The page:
I was born the only daughter of a cotton farmer in the Lower Rio Grande Valley of Texas in the 1940s. As a girl, I had no experience with what other kids spoke of—the neighborhood. My first friends were the children of the kind, hard-working Mexican laborers who lived on our farm. Later, my circle expanded to include friends who lived just down the unpaved road, also farmers’ daughters. These constituted my neighborhood.
With school friends living in town several miles away, I learned early on to love reading. The characters Jack & Janet, Dick & Jane, and Tip & Sally fascinated me. Come summertime, you could find me in the community library where the air conditioning created such a crisp, welcoming atmosphere that I could stay all day. I can still feel the air and get a whiff of the distinctive scent of book bindings.
By fourth grade, my appetite for reading was insatiable. With a dictionary at my side, I read Little Women and The Adventures of Tom Sawyer. In fifth grade, The Secret Garden, Anne of Green Gables, and Gone with the Wind. By sixth grade it was Where the Red Fern Grows and The Red Badge of Courage, and by middle school, I was tackling Charles Dickens: A Christmas Carol, The Adventures of Oliver Twist, and A Tale of Two Cities. Later on, To Kill a Mockingbird made an indelible imprint on my mind, heart, and conscience. I could go on, but you get the picture … No matter the genre, setting, plot, or characters, I experienced each story world and shared the characters’ emotions, failures, and triumphs.
When I was a student at Abilene Christian University, a daily delight was writing letters home. I told Mother and Daddy and my little brother Dale virtually every move I made, no doubt with some editorial embellishments. A quirky English professor pulled me aside one summer and asked if I’d ever considered creative writing as a career. In a word—No—not seriously but how intriguing that he would have discovered that secret longing I thought no one knew about. You see, the thought of baring my soul in print—a reality I knew even then that writing would entail—was more than I could consider.
Just before I graduated from college, my mother asked me to write down a family history. Her clan had migrated in 1923 from Oklahoma to the southernmost tip of Texas in a train of seven covered wagons, a novelty on the roads even then. Intrigued, I jumped at the chance to take the family’s recollections of that caravan journey and set them down for posterity. Although it turned out to be a cataloging of who traveled in which wagons, where they stopped and for what purpose, and the spectacle they presented along the way, it ignited a desire to write historical fiction based in family history. I had a well spring from which to draw.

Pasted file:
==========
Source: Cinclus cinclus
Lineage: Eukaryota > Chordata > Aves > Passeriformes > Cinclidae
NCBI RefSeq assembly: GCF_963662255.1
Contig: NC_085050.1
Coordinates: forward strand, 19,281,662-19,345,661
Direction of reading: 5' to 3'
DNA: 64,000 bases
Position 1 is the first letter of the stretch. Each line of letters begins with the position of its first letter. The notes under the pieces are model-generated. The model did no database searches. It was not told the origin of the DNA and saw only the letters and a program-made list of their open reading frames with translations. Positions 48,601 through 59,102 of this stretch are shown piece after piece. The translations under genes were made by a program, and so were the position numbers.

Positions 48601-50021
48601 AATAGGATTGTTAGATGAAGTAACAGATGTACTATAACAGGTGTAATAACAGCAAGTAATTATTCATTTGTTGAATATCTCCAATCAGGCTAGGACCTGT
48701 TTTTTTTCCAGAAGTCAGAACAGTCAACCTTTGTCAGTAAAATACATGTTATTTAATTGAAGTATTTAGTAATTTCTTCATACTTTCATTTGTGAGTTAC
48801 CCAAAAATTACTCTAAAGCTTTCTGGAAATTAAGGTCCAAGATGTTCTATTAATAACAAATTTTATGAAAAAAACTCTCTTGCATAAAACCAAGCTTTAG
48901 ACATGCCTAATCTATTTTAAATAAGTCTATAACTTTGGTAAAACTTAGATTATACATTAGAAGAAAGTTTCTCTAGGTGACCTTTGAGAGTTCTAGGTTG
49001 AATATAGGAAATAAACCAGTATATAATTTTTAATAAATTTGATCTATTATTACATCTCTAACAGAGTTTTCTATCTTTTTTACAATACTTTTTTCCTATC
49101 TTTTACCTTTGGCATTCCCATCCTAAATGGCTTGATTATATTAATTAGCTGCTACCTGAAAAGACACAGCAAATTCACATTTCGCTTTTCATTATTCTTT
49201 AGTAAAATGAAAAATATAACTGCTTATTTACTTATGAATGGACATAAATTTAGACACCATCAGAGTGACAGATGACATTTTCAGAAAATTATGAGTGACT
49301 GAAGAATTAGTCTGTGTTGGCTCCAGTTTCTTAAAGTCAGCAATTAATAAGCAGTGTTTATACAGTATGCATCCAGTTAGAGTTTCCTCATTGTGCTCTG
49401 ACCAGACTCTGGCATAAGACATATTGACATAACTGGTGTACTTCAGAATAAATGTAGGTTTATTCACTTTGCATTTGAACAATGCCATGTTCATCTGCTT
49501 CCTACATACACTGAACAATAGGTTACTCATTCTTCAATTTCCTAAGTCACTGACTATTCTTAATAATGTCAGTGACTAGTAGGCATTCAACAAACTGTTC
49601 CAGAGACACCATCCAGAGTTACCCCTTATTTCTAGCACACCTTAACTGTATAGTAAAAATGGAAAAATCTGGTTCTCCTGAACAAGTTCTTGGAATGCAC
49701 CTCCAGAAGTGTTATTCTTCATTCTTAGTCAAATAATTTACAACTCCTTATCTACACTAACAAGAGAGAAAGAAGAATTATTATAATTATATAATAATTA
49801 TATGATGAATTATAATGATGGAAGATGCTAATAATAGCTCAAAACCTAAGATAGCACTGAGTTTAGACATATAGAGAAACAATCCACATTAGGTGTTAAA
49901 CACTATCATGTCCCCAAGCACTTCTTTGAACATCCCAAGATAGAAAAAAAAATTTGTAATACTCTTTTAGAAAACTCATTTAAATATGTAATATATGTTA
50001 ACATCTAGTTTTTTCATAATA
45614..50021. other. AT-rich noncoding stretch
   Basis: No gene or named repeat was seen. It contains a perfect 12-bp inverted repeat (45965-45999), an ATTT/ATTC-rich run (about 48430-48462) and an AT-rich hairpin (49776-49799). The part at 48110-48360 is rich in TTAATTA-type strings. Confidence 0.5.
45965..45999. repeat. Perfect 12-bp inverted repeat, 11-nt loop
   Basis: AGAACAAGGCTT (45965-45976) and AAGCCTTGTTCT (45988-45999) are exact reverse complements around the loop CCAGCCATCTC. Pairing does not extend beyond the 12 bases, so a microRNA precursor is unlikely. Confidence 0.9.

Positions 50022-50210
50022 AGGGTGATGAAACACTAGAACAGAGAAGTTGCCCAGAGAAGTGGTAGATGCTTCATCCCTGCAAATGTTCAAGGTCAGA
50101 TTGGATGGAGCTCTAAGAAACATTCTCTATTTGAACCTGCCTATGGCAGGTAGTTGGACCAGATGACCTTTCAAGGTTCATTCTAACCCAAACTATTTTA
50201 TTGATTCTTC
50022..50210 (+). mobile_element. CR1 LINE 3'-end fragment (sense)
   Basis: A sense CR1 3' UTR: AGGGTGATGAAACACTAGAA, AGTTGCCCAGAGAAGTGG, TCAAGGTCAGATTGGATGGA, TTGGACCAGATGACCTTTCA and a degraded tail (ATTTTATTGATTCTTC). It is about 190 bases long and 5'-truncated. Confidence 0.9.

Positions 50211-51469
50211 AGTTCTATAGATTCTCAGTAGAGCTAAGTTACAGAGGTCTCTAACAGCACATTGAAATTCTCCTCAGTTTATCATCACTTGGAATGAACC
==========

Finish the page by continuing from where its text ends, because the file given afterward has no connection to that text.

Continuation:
Decades of life took me elsewhere in Texas and to Alabama and Germany, with fun-filled forays into Great Britain, South America, Europe, and Scandinavia. I was an Army spouse rearing children and living life, so my writing pen sat in a drawer. Years later when my daughter struggled with an at-risk triplet pregnancy and the three 2 ½ pound babies fought for survival, I felt a tugging at my heart to release the storehouse of words I had long bottled up. Nine years later, I won the Jerry B. Jenkins Operation First Novel award. My debut novel, The Calling of Ella McFarland, is due to be released by Mountainview Books in December 2015. Now I’m working on the next story.
Certain ancestors and their experiences appear in my stories: a bit of my grandmother and a strong dash of my mother in one character; my father’s sterling qualities in another; and a low-down family reprobate in another. Cotton planting, hoeing, and harvest time. The glorious aroma of fresh-picked cotton and the nothing-in-the-world-like-it odor from the pig pen. The whir of the sewing machine, the clink of a milk pail, and the bellow of a cow hollering to be milked. The summer sun on my face, the hearty South Texas wind in my hair, and the comfort of backing up to a wall heater on a cold winter morning. All find their way into my stories.
Through it all—my family’s history, my own life, and the kaleidoscope of lives in my stories—Jesus appears as the golden thread that links the past to the present and beyond. He turns an ordinary morning into a hint of the “Sweet By & By.” He adds the delicate aroma of the Rose of Sharon to the sultry stillness before a summer storm. And He wraps the bitterness of grief and failure in the richness of His incomparable grace.
Tales that reach beyond the ordinary to the extraordinary because of Jesus—those are the stories I write by His grace.